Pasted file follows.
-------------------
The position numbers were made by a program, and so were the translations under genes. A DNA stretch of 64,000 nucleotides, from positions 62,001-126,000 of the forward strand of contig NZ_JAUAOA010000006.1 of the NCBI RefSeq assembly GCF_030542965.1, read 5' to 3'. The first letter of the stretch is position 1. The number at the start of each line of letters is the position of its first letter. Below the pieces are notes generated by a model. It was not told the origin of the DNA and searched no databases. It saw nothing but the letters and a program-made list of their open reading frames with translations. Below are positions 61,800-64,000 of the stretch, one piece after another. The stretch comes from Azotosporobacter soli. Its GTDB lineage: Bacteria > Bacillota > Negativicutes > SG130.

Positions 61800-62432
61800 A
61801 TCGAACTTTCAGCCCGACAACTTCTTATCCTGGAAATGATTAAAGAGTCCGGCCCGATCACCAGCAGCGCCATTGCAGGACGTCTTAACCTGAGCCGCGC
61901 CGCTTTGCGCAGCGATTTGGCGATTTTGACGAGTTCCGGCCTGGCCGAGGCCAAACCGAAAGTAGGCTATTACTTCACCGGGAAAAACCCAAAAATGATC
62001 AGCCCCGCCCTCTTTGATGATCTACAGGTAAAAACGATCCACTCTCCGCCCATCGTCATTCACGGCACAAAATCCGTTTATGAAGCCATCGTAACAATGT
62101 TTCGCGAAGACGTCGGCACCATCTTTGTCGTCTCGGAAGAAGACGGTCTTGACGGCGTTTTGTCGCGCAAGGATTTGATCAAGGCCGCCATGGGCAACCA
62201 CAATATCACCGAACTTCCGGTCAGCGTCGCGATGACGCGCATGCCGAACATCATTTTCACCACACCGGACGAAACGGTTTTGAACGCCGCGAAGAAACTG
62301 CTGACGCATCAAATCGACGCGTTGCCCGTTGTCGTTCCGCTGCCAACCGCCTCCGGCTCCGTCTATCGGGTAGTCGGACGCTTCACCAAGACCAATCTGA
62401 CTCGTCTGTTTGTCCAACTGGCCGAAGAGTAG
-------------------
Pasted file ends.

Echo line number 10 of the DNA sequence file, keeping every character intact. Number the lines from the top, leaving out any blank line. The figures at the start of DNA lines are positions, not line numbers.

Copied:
62401 CTCGTCTGTTTGTCCAACTGGCCGAAGAGTAG